Tags

, , , ,

So here is my thinking….they aren’t charging Serfs like us for the honor of parking our cash in checking accounts but rather large institutions parking cash over 50mm. the first question I always ask when I see something extremely unusual is, WHY? Here is my thoughts and I have an anecdotal story below and I will dig for more facts. The European sovereign debt crisis is coming to a tipping point. The banks in europe are undercapitalized severely and depositors are fleeing for safety. This is the equivalent of a bank run. I think there is a real possibility that this stealth bank run can start a domino effect of bank collapses in Europe even before Greece which is going to default actually forces banks to take haircuts…they have no FDIC like system over there and the people are not going to lose whats left of their worthless savings. We have a problem on our hands and its about to get a whole lot worse.

<<<<<<< SHYT IS GOING DOWN.  BEWARE >>>>>>>

Aug. 4 (Bloomberg) — Bank of New York Mellon Corp ., the world’s largest custody bank, will charge institutional clients a fee for “extraordinarily high” cash deposits to stem a flight of capital into the safety of bank deposits.
“I’ve never seen this happen, not in 25 years,” Gerard Cassidy, an analyst with RBC Capital Markets in Portland, Maine, said in an interview. Other banks may follow BNY Mellon’s lead, Cassidy said. Investors are seeking the safety of bank accounts as concern increases that the global economy may relapse into a
recession and Europe’s sovereign debt crisis may worsen.

An FDIC rule passed in 2008 providing unlimited insurance to non-interest bearing transaction accounts expired last year and was replaced by a provision  in the Dodd-Frank Act, which extends the insurance through Dec. 31, 2012.      “I suspect more banks will do this for their wholesale customers, saying we love you guys but every dollar you put in here costs us money,” said Bert Ely, a banking consultant in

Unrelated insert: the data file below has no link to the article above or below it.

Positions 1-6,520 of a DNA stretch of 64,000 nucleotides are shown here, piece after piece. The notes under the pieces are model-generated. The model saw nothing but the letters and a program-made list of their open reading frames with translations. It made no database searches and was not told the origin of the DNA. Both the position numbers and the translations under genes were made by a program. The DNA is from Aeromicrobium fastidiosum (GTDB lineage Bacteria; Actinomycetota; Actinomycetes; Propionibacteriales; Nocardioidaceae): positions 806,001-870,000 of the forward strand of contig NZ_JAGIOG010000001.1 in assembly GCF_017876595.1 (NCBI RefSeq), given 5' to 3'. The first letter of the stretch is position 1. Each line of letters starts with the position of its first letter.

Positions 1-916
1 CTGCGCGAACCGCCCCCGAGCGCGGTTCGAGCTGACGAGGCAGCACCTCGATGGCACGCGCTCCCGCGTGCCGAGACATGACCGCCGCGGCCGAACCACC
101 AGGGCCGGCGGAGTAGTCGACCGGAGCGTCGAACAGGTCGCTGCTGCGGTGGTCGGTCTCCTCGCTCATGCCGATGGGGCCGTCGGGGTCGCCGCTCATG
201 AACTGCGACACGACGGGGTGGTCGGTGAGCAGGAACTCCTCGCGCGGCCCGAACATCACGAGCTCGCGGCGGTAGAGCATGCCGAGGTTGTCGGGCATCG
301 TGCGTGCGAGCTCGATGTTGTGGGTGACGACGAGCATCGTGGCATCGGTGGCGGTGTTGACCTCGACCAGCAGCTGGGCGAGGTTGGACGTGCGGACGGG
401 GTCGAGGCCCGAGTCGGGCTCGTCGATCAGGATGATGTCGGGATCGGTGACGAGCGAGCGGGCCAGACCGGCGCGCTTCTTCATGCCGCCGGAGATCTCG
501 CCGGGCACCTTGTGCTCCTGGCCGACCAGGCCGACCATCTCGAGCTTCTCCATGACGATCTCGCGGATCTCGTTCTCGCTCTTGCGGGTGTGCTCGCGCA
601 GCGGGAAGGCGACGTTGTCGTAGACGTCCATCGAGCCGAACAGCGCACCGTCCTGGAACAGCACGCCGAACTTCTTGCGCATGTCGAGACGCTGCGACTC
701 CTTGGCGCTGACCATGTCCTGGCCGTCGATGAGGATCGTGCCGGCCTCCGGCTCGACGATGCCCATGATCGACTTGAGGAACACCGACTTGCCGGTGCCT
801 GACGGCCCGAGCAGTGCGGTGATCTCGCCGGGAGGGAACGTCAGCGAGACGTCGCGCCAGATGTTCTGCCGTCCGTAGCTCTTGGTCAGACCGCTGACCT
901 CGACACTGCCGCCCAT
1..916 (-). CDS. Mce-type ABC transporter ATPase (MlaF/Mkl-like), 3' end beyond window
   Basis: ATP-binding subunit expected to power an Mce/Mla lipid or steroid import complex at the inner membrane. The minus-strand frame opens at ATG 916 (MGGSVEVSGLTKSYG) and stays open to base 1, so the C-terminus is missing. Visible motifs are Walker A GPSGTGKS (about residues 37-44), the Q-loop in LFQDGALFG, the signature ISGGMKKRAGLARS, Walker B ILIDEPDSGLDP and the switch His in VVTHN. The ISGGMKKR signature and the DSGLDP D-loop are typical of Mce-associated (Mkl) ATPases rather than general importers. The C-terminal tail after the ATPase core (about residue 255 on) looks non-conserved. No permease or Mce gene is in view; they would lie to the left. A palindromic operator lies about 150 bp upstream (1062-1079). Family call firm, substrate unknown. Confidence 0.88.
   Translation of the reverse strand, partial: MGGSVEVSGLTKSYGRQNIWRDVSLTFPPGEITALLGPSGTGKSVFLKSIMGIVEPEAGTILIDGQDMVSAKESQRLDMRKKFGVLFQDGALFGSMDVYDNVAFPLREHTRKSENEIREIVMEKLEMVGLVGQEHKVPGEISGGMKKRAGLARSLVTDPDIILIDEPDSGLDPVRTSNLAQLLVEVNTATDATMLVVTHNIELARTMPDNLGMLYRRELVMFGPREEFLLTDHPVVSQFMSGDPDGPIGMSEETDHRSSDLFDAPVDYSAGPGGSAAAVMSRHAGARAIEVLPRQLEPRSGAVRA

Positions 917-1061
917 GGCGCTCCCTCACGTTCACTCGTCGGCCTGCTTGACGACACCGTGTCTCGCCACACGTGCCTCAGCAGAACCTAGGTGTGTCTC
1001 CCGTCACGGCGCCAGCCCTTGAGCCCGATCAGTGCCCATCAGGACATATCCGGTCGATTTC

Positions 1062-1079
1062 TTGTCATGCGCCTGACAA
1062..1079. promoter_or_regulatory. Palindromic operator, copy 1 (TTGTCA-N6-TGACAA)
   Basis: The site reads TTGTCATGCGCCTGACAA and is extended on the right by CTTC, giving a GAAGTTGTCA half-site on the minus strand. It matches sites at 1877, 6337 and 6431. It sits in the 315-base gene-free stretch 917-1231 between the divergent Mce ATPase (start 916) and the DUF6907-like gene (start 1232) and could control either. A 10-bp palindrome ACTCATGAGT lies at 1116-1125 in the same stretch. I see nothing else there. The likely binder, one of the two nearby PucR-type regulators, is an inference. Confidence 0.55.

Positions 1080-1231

Alexandria, Virginia. “I’m not sure that this has ever happened in the U.S.”

Story from Greece:

In one of the biggest banks in the centre of Athens a clerk is explaining how his savers have been thronging to pull out their cash.

Wary of giving his name, he glances around the marble-floored, wood-panelled foyer before pulling out a slim A4-sized folder. It is about the size of a small safety-deposit box – and those, ever since the financial crisis hit Greece 18 months ago, have become the most sought-after financial products in the country. Worried about whether the banks will stay in business, Greeks have been taking their life savings out of accounts and sticking them in metal slits in basement vaults.

The boxes are so popular that the bank has doubled the rent on them in the past year – and still every day between five and 10 customers request one. This bank ran out of spares months ago. The clerk leans over: “I’ve been working in a bank for 31 years, and I’ve never seen a panic like this.”

Official figures back him up. In May alone, almost €5bn (£4.4bn) was pulled out of Greek deposits, as part of what analysts describe as a “silent bank run”. This version is also disorderly and jittery, just not as obvious. Customers do not form long queues outside branches, they simply squirrel out as much as they can. Some of that money will have been used to pay debts or supplement incomes, of course, but bankers put the sheer volume of withdrawals down to a general fear about the outlook for Greece, one that runs all the way from the humble rainy-day saver to the really big money.

Advertisements